Premier Caroline Cochrane was justified in using her discretion years ago, as education minister, to deny some children entry to the NWT’s francophone school system, the territory’s highest court has ruled.
While the NWT Court of Appeal’s ruling is moot – the laws have since been changed – it can be seen as a moral victory for Cochrane. The overturning of her original decision contained harsh critiques of her performance.
Ontario Court of Appeal Justice Paul Rouleau, brought in as a result of conflict of interest, issued his decision in July 2019, siding at the time with the family making the appeal.
In that decision, he stated Cochrane breached her constitutional obligations and failed to explain why she refused to use her discretion to admit a child born here to immigrants from the Netherlands to Yellowknife’s École Allain St-Cyr.
Wednesday’s Court of Appeal ruling deals with that original case and four other families who were also fighting the territorial government for similar reasons.
This time, it was Cochrane’s detractor who bore the brunt of the criticism, with the GNWT winning its case.
“The appeals must be allowed, and the orders set aside,” stated two of the three justices, with the third coming to the same conclusion via a different legal route.
“The orders do not properly reflect the standard of review to be applied to discretionary decisions of this nature. Further, the analysis of the constitutional and other issues given in support of the orders is tainted by reviewable errors.”
Later in the judgement, Rouleau’s criticism of Cochrane’s decisions – he alleged she failed to take the relevant section of Constitution into account in the exercise of her powers – “fails at the factual level,” two of the justices held.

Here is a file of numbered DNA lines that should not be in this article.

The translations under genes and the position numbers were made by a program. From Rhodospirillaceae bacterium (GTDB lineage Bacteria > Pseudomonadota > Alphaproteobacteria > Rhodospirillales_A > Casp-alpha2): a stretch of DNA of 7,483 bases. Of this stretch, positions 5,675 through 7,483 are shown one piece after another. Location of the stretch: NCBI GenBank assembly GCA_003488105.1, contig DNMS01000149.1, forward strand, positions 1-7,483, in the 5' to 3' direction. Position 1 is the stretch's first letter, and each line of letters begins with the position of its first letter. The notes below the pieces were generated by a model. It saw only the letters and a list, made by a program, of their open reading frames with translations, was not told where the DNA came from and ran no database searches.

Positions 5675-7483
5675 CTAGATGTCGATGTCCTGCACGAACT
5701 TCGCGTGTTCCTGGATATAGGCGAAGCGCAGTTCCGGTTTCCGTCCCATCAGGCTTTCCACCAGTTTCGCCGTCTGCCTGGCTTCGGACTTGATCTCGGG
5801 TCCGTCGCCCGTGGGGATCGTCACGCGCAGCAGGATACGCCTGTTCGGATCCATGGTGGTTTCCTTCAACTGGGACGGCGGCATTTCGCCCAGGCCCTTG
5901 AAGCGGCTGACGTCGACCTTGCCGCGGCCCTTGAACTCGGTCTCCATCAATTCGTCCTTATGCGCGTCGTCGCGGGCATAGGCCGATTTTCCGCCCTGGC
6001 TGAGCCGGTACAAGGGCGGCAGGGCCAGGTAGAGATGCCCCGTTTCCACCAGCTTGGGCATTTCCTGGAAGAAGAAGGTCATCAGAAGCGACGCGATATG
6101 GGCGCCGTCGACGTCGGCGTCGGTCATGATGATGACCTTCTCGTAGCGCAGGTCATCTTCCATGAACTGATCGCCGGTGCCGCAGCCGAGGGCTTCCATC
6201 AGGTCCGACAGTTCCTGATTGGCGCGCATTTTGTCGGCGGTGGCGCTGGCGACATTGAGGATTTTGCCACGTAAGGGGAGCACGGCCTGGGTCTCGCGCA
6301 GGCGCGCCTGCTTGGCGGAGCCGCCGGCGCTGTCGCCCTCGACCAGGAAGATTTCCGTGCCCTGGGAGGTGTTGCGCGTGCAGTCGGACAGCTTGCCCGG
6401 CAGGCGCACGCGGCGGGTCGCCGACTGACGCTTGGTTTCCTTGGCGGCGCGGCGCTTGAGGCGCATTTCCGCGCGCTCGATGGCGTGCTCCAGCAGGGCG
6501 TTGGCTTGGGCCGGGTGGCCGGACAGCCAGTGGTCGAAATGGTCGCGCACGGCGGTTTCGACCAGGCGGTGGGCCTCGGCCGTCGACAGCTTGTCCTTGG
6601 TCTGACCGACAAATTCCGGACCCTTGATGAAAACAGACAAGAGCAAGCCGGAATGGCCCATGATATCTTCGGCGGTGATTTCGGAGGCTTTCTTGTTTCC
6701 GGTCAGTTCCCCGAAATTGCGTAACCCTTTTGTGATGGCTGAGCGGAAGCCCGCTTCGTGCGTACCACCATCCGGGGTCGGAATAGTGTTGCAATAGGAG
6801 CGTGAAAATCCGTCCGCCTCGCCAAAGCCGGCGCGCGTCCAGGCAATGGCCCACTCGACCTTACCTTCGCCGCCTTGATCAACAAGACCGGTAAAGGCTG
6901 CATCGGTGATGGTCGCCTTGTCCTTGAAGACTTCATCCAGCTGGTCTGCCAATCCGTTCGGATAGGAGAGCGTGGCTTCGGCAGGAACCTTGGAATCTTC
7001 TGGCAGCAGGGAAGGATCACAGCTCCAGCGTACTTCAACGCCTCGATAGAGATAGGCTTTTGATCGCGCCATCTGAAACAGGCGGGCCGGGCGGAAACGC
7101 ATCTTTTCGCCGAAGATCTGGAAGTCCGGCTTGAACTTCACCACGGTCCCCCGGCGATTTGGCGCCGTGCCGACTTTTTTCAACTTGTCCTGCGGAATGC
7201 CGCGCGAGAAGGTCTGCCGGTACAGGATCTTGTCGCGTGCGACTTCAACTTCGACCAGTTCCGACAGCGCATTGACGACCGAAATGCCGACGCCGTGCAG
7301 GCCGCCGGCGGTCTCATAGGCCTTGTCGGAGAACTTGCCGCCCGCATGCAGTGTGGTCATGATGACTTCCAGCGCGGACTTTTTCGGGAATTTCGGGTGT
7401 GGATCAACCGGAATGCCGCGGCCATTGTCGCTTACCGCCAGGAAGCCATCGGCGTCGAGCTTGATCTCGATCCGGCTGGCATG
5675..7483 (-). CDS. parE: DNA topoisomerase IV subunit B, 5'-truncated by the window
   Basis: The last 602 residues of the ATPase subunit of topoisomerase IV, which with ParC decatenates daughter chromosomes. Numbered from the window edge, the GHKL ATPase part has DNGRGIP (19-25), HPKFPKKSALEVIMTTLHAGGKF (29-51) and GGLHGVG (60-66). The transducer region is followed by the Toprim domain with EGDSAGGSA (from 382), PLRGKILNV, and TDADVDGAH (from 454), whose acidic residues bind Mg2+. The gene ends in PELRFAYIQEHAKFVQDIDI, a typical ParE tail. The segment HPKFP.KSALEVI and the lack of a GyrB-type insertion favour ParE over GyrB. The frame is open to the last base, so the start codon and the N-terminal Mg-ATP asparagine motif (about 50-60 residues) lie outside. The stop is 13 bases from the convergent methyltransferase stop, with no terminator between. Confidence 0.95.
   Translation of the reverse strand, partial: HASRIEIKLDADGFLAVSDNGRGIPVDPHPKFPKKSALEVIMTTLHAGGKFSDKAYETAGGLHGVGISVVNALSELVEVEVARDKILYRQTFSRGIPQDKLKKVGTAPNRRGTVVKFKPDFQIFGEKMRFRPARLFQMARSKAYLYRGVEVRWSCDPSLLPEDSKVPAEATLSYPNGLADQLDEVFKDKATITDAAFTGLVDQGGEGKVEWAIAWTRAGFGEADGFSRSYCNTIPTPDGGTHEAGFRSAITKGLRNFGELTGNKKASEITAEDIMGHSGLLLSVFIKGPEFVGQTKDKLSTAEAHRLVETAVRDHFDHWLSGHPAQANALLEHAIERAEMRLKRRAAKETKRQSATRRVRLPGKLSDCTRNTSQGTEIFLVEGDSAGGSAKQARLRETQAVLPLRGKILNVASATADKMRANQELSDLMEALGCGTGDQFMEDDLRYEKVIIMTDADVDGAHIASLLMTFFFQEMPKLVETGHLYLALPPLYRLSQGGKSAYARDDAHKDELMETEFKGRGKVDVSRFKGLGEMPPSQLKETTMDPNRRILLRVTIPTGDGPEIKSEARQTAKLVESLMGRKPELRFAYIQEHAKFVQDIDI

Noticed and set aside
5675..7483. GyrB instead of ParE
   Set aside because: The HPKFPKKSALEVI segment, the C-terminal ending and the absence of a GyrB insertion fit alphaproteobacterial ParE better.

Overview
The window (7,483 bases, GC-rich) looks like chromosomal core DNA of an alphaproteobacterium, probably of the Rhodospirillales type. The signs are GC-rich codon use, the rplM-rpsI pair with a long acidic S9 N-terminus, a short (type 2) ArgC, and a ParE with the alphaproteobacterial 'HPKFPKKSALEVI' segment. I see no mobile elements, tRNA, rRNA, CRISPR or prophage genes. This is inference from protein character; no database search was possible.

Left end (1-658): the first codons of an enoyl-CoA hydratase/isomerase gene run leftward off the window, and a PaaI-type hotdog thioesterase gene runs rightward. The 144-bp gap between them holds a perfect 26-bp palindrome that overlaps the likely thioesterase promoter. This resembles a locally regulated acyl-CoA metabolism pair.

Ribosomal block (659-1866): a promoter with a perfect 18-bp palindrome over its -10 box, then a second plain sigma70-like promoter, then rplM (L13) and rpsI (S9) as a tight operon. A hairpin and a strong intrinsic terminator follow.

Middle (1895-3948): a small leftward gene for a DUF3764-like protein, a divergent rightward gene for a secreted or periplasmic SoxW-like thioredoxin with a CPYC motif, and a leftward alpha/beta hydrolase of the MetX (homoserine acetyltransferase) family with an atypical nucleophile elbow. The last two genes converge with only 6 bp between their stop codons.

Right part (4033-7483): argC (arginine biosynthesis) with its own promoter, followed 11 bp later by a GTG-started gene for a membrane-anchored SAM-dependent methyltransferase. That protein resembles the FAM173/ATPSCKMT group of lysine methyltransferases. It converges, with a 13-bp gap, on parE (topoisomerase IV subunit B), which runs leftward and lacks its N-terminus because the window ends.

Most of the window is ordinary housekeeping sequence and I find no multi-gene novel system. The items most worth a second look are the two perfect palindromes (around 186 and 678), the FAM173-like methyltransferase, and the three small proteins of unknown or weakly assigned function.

The high court also stated Rouleau “essentially proceeded as if the broader Francophone community was a party to the litigation,” which it said reflected an error in law.
Rouleau concluded Cochrane should have “at a minimum considered the contribution that an additional student joining the Francophone community in the NWT would make to the vitality and flourishing of that linguistic minority.”
But Cochrane was not legally obliged, the high court ruled on Wednesday, to allow any child who does not qualify under the Constitution to attend the francophone schools.
“Minority language education rights above the ‘constitutional minimum’ … are within the discretion of the government,” the justices stated.
Since the late 1980s, the GNWT has operated minority language schools offering instruction in French at École Boreale in Hay River and École Allain St-Cyr in Yellowknife.
Some families have a constitutional right to send their children to those schools, while others do not qualify.
Those who don’t qualify can apply to the education minister for permission to attend.
The directive under which Cochrane was operating – which has since been changed – was designed to admit only a limited number of non-rights holders to prevent the French first-language schools from essentially becoming a French immersion option for parents.
“None of the minister’s decisions in the individual cases, when considered in context together with the reasons given for those decisions, were unreasonable,” stated the high court.
“They were rational, intelligible, and transparent, and they were all available on the relevant constellation of law and facts.
Justice Rouleau, the high court found, “erred by failing to give appropriate deference to those highly discretionary decisions, by incorporating different criteria and arguments, by disregarding concessions made by the respondents, and by substituting decisions he thought were preferable in the circumstances.”
Since the 2020-21 school year, admission to the NWT’s French first-language schools has been governed by new regulations that give schools more responsibility for admissions.
The new regulations clarify the eligibility criteria and introduce a “francophile” admission category that permits the enrolment of non-rights holder students whose parents can demonstrate French-speaking capability through an exam.
The school enrolling the student must also be operating at less than 85-percent capacity, to address budgetary concerns.